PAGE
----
Changes in Cell Counts
After chemotherapy, your care provider will perform a CBC (complete blood count) to help determine how treatment has affected your dog's cell counts. We are primarily interested in the neutrophils (the white blood cell we monitor closely) but also platelets (they help us to clot blood). Injectable chemotherapy in dogs doesn't typically change red blood cell counts.
The neutrophils are typically their lowest 1 week after chemotherapy. For certain types of chemotherapeutics, these cells are at their lowest (called the nadir) two weeks after treatment.
The oncologist needs to determine the nadir to know if the dose of chemotherapy needs to be reduced.
If the CBC shows a very low neutrophil count the patient will be susceptible to infection, will need antibiotics, and will need a dose reduction the next time they receive that chemotherapy treatment.
During the days when the neutrophil count is very low, dogs can show signs of nausea and diarrhea. So, if your dog received chemotherapy 5-7 days ago and suddenly feels very poorly, reach for the phone to get your dog in for a CBC that day, then reach for the Cerenia and metronidazole.
At that CBC visit, your dog will also need to have his temperature taken to ensure he doesn't have a fever. If he has a fever AND a very reduced neutrophil count, hospitalization is recommended for IV fluids, IV antibiotics and other supportive care. Thankfully, this is considered rare (maybe 2% of cases receiving chemotherapy).
Other Lab work Abnormalities
Every chemotherapy agent is different. Some affect the kidneys, some the liver, one has the potential to affect the heart, one has the potential to irritate the bladder.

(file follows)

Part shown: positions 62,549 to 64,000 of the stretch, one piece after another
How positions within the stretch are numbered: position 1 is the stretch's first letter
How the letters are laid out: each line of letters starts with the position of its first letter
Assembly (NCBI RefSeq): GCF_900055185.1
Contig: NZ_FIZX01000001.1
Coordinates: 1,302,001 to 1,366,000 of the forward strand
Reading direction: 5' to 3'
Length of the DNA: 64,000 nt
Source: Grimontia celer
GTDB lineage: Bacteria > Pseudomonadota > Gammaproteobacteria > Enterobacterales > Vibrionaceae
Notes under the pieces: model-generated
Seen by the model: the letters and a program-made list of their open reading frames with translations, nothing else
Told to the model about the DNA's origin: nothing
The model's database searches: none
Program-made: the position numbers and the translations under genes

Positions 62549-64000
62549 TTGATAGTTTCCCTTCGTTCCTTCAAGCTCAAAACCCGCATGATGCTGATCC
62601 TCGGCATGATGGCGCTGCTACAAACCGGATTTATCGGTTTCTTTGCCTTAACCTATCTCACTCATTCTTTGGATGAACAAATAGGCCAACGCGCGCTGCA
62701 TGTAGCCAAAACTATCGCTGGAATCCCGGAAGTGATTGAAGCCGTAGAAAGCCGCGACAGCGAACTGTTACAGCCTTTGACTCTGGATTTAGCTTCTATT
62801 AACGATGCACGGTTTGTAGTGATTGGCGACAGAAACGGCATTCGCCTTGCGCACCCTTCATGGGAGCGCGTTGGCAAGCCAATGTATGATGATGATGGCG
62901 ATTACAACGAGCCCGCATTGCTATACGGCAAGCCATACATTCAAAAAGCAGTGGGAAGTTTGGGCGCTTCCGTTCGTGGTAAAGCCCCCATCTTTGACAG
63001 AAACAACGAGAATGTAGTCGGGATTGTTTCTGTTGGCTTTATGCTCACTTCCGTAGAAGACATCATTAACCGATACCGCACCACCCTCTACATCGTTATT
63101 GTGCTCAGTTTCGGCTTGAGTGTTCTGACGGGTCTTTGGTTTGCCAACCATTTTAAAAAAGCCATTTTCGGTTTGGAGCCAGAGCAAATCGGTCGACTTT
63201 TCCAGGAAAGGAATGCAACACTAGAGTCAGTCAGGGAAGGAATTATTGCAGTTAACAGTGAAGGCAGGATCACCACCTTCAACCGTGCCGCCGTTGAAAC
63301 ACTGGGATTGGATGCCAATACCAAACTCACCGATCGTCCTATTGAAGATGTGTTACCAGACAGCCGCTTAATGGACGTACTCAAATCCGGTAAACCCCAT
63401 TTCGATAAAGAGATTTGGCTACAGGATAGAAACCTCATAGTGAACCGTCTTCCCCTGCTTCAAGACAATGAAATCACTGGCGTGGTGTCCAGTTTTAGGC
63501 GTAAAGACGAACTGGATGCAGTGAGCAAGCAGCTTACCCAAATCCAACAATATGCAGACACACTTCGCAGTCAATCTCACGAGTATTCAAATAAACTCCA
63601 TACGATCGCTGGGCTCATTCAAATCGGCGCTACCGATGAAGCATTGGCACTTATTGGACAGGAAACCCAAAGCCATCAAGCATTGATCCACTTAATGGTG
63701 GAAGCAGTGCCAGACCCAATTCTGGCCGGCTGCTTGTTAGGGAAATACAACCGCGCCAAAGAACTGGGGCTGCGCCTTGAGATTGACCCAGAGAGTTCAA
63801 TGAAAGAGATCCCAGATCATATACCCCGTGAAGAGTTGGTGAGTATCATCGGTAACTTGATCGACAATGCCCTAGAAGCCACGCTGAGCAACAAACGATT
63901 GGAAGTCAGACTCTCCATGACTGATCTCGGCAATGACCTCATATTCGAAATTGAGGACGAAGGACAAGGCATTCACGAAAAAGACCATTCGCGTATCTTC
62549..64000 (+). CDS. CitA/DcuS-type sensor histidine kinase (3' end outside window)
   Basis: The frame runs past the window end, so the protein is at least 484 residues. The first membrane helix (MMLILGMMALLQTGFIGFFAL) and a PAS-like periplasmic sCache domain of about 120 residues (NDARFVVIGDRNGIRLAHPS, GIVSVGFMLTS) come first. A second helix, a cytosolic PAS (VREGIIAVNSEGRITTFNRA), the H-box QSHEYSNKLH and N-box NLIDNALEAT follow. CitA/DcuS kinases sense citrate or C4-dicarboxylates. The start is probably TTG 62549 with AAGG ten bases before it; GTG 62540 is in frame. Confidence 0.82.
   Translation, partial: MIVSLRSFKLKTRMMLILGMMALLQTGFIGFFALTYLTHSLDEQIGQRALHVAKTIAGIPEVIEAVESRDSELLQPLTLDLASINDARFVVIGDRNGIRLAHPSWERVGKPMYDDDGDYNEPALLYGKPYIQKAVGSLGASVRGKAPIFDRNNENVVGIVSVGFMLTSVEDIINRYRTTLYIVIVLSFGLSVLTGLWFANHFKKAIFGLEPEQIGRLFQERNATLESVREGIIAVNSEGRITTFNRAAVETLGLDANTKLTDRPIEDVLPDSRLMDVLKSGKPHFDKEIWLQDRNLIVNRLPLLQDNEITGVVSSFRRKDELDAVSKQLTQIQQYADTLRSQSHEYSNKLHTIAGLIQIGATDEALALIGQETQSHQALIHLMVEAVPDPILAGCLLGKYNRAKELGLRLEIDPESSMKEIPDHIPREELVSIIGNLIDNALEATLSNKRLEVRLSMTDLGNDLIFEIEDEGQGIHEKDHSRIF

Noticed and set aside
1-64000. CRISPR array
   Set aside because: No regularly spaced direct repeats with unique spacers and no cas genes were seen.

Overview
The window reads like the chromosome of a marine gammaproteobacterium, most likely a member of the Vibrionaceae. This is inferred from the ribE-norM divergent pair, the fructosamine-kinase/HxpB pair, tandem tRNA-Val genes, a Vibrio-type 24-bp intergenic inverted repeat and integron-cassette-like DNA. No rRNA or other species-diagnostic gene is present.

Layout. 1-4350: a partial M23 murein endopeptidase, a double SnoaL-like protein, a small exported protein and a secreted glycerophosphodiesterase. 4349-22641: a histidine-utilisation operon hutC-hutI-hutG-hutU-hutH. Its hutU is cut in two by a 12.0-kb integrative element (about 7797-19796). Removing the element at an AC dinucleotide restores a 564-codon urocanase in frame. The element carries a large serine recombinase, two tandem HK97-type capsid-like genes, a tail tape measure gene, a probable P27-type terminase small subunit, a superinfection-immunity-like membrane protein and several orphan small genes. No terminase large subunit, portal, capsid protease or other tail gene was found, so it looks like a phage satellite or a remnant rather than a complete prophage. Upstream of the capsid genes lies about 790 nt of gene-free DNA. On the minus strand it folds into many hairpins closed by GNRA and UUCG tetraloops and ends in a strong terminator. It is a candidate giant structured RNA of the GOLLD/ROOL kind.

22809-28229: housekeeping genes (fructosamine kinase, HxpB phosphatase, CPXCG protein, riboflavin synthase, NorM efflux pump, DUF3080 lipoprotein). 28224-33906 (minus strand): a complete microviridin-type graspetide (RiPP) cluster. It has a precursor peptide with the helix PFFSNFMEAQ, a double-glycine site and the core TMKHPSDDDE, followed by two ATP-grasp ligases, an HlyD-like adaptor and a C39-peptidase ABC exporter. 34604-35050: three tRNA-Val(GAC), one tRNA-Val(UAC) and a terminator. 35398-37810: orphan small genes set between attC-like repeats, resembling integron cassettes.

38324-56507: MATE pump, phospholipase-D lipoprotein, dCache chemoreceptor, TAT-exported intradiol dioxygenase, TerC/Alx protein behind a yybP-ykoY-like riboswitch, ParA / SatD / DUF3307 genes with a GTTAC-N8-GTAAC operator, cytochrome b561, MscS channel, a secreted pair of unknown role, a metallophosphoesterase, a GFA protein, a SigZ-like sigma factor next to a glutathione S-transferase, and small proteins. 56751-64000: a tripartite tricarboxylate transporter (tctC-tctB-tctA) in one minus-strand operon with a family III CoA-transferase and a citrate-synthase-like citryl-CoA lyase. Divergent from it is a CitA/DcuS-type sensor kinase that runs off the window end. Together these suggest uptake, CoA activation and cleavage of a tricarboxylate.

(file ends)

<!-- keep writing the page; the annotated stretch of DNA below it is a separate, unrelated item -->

When receiving a particular chemotherapy agent, your care provider will explain the potential side effects associated with each agent and what (if any) changes you can monitor for at home. It's important that you tell your care provider if your dog isn't feeling well or isn't responding to the medications that you have for nausea/diarrhea - that's the only way they can help him feel better.
Palladia is an oral chemotherapy agent that is typically given at home on Monday, Wednesday and Friday. It was originally used to treat Mast Cell tumor but has been shown to be helpful for many types of cancers.
Unlike other types of chemotherapy, if your dog is receiving Palladia and isn't feeling well, the best thing to do is STOP Palladia, call your vet for advice, and give the appropriate treatment (metronidazole or an anti-nausea medication) until you hear back from them.
To increase the chance that Palladia is well-tolerated, most oncologists will make sure that their clients are not administering prednisone or an NSAID (carprofen, metacam, piroxicam, etc.) on the same day as Palladia. If given on the same day, it significantly increases the chance of significant gastrointestinal upset (nausea, diarrhea, poor appetite). In many cases patients cannot tolerate being on an NSAID and Palladia at all - every patient is different.
I also recommend that patients receive ondansetron (anti-nausea medication) 30-60 minutes before Palladia to decrease the chance of nausea.
Chemotherapy is an integral part of treatment for many types of cancers in dogs. Thankfully, it is often very well-tolerated. With the right knowledge of how to prepare for treatment, which medications to have on hand, which signs to look for, and what changes to make if a patient isn't feeling well, we can significantly increase the chances that our canine companions will have a good experience with treatment.
Have questions about this article? Reach out!
Dr. Lori Cesario
Board Certified Veterinary Oncologist